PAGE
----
The letter reiterated that “Claimants with sufficient documentation can still file their claims with the insurance companies concerned, as insurers promised to continue processing these claims—and apply ICHEIC standards in their decisions—even after the ICHEIC process has been con¬cluded.”
But HR 1746 demands that insurance companies seeking to do business in the United States reveal all their records from 1933 through 1945. It exacts penalties and damages for those companies failing to comply. The bill mandates the creation of a Holocaust Insurance Registry to be maintained by the federal Archivist. (The Congressional Budget Office estimates the cost of creating and maintaining the registry would be tens of millions of U.S. taxpayer dollars.)
HR 1746 will hurt Holocaust survivors around the world, as Scharioth explained to Lantos.
“Even if the legislation currently under discussion should clear the way for a few sur¬vivors to win large sums in court, it would certainly jeopardize the possibility of com¬pensating large numbers of Holocaust survivors through voluntary contributions, for example, by industry. Indeed, turning away from the principle of legal peace after voluntary compensation has been paid, would make it much harder to convince indus¬try not only in Germany, but anywhere in the world [to cooperate]…. HR 1746, in our opinion, is contrary to good faith…Negotiation can help Holocaust survi¬vors in a better and more timely manner than litigation ever could. Should HR 1746…become law, it would likely be impossible to enlist the support of any Ger¬man company for similar projects in the future….Hence, HR 1746 would do nothing to improve the lot of the majority of Holocaust survivors, but would at the same time jeopardize future agreements that would really serve to benefit Holocaust survivors in dire need of help….”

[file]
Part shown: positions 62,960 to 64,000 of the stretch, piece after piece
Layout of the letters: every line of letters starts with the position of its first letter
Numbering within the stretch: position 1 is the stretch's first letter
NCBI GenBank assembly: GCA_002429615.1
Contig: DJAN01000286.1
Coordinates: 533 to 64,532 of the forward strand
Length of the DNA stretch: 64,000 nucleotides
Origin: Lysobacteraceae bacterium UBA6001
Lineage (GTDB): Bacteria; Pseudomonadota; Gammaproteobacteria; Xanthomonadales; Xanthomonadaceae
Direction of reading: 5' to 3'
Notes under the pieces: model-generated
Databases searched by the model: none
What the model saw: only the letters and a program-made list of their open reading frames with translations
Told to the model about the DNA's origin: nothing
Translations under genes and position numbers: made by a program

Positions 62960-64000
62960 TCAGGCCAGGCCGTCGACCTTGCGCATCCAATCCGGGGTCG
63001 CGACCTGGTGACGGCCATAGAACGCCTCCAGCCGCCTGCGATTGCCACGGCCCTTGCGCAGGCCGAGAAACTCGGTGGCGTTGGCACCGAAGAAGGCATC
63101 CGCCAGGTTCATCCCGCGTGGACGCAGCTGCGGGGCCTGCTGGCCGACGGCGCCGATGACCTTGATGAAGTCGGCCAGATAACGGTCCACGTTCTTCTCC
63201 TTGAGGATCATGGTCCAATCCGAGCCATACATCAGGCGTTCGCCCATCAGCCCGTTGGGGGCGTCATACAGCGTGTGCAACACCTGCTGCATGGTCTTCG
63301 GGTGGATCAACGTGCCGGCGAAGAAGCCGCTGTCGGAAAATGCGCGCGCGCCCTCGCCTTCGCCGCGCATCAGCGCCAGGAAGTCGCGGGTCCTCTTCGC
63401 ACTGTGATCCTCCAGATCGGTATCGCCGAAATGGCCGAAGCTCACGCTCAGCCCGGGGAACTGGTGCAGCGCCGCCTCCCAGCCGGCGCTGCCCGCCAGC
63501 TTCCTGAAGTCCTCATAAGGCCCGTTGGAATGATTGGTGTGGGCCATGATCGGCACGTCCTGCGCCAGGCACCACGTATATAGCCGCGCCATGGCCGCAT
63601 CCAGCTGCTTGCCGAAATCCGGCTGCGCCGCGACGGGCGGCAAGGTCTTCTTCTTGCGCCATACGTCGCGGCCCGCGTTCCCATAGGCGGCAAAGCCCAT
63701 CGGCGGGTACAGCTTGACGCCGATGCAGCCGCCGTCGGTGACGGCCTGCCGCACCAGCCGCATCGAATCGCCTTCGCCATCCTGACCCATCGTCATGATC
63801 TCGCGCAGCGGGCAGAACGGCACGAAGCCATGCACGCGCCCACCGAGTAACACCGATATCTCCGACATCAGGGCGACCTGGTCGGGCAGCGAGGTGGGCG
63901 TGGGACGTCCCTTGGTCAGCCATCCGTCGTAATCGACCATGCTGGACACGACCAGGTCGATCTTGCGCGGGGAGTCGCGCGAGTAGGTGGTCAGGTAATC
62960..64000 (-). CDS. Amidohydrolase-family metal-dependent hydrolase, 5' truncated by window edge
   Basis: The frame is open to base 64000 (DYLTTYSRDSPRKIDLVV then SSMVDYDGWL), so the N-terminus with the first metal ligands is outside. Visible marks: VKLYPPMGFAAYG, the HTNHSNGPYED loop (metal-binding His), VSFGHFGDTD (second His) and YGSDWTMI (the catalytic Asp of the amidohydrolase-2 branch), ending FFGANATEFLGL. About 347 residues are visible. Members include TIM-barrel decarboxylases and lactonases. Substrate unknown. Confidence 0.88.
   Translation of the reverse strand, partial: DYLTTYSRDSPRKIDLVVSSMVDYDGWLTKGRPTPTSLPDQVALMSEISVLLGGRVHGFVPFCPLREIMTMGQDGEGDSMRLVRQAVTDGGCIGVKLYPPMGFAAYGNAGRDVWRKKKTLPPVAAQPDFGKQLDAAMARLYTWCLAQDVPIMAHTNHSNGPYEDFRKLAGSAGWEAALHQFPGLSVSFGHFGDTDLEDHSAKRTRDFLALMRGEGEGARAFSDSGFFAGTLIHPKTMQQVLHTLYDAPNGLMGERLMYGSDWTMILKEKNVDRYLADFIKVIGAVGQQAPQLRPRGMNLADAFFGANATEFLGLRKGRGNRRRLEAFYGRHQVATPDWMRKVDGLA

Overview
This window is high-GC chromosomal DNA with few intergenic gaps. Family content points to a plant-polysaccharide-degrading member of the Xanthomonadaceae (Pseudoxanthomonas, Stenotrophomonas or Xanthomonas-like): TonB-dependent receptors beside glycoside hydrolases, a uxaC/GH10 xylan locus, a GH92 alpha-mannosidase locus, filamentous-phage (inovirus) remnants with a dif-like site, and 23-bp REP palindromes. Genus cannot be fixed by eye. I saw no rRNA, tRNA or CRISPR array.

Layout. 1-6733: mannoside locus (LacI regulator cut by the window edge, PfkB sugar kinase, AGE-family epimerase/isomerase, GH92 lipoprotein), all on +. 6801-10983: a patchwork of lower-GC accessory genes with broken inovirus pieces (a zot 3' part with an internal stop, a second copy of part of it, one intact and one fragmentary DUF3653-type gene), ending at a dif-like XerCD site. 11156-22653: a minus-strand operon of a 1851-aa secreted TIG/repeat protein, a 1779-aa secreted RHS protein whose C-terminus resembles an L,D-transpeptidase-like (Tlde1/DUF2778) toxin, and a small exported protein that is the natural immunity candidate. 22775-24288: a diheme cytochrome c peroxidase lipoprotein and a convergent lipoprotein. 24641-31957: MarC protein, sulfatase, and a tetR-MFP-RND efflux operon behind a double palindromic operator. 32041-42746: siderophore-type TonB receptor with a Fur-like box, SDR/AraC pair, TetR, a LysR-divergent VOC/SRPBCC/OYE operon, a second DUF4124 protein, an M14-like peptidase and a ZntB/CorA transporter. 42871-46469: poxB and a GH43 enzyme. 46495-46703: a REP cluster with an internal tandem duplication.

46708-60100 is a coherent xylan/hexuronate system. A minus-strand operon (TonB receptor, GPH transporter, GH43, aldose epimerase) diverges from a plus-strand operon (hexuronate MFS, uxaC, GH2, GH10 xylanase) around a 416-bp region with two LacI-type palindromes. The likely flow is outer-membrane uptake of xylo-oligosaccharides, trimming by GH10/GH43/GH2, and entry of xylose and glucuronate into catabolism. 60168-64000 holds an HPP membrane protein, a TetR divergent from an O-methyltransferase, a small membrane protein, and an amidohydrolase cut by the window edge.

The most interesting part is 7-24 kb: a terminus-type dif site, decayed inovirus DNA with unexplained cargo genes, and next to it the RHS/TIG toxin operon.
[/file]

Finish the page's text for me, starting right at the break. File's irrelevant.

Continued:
Secretary of State Eagleburger, former Deputy Secretary of State Stuart Eizenstat and signatories of the trilateral agreements agree. They are concerned that no one will come to the table to negotiate the expansion of categories under which Holocaust survivors receive funding. In short, by reneging on the ICHEIC agreements, by creating a federal agency to become part of the litigious process against agencies that have so far, admittedly begrudgingly, opened their coffers to afford some survivor relief, all the participants in the agreements will no longer be viable partners for any future negotiations.
Considering the history of survivor litigation, the scandals concerning the handling of survivor funds, the news of some attorneys involved in such litigation being convicted of malfeasance, the last thing the U.S. and the Jewish community need is to further such a state of affairs at Holocaust survivors’ expense. Lawsuits, especially class-action suits, can take years to resolve, and then no one sees much money except the lawyers. Do the survivors really have the time?
Survivors in need have to have their needs fulfilled now. If Congress wants to initiate legislation that will cost millions of taxpayer dollars to enforce, why not expend those millions on behalf of Holocaust survivors now? Why not guarantee health care and economic sustenance instead of law suits?
The proponents of this bill say that if you are against this bill, you are against the Holocaust survivors. They paint a picture in black and white. Perhaps the many shades of gray involved here might warrant a closer look.